With “The Miracle Season,” there’s talk of a comeback for Helen Hunt. The actress has been here before. In our latest “Role Recall” interview, Hunt talked about starting off on “Swiss Family Robinson,” doubting that “Mad About You” would succeed, and more.
"Ready Player One" screenwriter Zak Penn reveals Parzival and friends originally ventured into the world of "Blade Runner" for the film's second challenge.
Yahoo Entertainment asked the actors and directors at the Governors Awards which 2017 film or performance would have their early vote on the Oscar ballot.
"When I saw his adaptation I was impressed, but it was not what I had dreamed of, so I'm trying to make the adaptation of my dreams," Denis Villeneuve says of David Lynch's "Dune."
Warning: Thor: Ragnarok spoilers abound! It was early 2016, and Eric Pearson was practically living at the Frank G. Wells Building on the Disney Studios lot in Burbank, camped out in his office until 2 or 3 o’clock in the morning. The screenwriter, who’d risen through the ranks of the Marvel Writer’s Program, was nearing completion on an early draft of a script for Thor: Ragnarok, the threequel currently thundering all over the worldwide box office.
It was 2010, and Eric Pearson had spent the past eight years working menial gig after menial gig — from pizza delivery guy to messenger to ticket-taker at an arthouse theater in West Hollywood, the closest the aspiring screenwriter could get to the film industry. “It was close, man,” Pearson told Yahoo Entertainment last week at a coffee shop in Beverly Hills, on the day Thor: Ragnarok, the first movie for which he’s been the central writer, opened across the world. Pearson, who’d already given up his dream of becoming an actor (“I was just bad, I know it now, too, and I probably even knew it then,” he laughed) and studied screenwriting at New York University’s Tisch School for the Arts, had one last shot to escape the unsustainable clutches of the minimum wage.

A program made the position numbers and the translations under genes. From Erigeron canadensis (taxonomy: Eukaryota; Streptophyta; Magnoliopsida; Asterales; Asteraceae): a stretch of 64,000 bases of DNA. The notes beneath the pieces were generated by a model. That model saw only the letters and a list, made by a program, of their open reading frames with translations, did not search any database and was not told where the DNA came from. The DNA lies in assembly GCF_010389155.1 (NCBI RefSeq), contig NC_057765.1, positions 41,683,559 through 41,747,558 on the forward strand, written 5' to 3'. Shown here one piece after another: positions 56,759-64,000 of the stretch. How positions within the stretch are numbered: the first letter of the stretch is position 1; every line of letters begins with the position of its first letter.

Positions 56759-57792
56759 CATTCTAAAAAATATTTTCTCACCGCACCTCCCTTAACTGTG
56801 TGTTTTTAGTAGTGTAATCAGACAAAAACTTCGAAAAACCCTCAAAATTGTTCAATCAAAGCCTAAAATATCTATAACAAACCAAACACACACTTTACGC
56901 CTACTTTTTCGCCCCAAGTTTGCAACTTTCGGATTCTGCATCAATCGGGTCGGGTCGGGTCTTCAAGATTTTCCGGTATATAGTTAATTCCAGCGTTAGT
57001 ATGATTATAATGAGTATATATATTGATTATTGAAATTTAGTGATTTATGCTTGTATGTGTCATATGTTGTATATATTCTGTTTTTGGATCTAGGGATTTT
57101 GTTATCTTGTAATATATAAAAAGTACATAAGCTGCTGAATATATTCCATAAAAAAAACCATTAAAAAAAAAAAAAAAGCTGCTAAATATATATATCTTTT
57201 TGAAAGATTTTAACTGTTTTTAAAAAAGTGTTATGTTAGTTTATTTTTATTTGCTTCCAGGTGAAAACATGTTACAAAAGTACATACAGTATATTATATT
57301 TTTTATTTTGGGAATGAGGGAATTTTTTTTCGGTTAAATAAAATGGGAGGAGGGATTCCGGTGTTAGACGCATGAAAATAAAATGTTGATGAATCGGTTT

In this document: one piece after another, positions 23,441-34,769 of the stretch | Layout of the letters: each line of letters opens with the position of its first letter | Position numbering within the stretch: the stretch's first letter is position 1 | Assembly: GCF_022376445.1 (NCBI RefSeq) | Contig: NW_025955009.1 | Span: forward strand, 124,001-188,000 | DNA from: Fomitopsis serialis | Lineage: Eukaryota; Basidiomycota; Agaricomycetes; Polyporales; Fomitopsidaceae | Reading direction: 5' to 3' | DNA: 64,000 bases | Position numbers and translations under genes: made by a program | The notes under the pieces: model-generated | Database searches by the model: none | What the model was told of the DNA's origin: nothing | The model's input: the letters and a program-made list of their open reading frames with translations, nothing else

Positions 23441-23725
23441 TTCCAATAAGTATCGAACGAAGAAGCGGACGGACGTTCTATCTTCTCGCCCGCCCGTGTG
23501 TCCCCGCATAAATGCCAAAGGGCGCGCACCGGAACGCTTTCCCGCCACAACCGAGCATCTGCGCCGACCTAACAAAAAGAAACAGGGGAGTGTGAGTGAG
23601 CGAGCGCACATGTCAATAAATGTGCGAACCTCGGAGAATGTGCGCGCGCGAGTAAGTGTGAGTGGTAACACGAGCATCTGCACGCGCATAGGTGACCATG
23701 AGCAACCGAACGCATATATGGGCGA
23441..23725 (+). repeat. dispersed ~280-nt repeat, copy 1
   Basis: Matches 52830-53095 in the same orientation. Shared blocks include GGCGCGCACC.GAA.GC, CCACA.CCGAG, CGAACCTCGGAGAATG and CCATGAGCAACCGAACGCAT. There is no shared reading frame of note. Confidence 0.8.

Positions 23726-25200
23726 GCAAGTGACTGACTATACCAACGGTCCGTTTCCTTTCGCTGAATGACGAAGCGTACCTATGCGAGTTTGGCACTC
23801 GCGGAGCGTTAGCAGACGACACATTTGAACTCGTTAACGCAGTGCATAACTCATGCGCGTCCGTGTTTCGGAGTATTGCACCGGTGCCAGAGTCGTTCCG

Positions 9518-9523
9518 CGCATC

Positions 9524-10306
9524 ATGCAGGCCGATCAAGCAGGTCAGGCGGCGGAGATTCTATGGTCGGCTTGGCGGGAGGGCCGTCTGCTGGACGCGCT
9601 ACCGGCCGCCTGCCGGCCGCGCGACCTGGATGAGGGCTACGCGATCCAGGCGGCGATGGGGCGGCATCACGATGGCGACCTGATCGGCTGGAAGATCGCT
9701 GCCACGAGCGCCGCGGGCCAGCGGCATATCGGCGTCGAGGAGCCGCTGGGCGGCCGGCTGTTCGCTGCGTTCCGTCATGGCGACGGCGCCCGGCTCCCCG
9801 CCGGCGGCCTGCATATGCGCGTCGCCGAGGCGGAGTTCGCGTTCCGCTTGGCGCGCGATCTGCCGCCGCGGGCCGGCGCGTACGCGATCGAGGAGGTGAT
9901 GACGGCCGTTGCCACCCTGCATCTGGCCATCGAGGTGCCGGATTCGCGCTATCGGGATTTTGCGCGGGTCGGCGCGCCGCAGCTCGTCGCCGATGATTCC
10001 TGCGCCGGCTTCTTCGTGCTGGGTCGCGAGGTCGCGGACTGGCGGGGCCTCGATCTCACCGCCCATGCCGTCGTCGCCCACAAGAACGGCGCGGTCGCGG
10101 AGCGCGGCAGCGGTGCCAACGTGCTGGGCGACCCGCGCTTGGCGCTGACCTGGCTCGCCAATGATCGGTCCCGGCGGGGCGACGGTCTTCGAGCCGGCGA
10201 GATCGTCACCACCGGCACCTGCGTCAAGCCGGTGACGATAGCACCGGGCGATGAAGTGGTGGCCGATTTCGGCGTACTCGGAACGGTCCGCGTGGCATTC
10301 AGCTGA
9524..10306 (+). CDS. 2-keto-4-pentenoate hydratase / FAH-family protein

Like in plenty suburbia-set movies of the past (think American Beauty, The Stepford Wives, Happiness, and of course, The 'Burbs), there’s some serious foul play at work in 'Suburbicon.'
Renowned prankster George Clooney was not up to his usual tricks on the set of his new directorial effort Suburbicon.
Thor: Ragnarok is the third standalone adventure featuring Marvel’s Asgardian God of Thunder — and also the third Thor movie (after 2011’s Thor and 2013’s Thor: The Dark World) to feature a gratuitous shot of star Chris Hemsworth sans shirt for an extended scene. “And then [director] Taika Waititi came up to me and was said, ‘Ah, I feel like we got to put it in there. As Hemsworth stated at the top of the interview, he was asked by Thor director Kenneth Branagh to do a “shirt off” scene in the first film, and Hemsworth told MTV in 2013 that Marvel consigliere Joss Whedon suggested they add a similar sequence to Dark World.
To play a sightless woman, the actress learned from a blind adviser how not to act in the familiar “like a blind person” way. The challenges were part of why Lively took the role in the new psychological drama, which opens Friday.
Jackie Chan’s most serious injury, a skull fracture on the set of the 1986 action-comedy "Armour of God" that nearly killed him, came after a little drinking and stunting.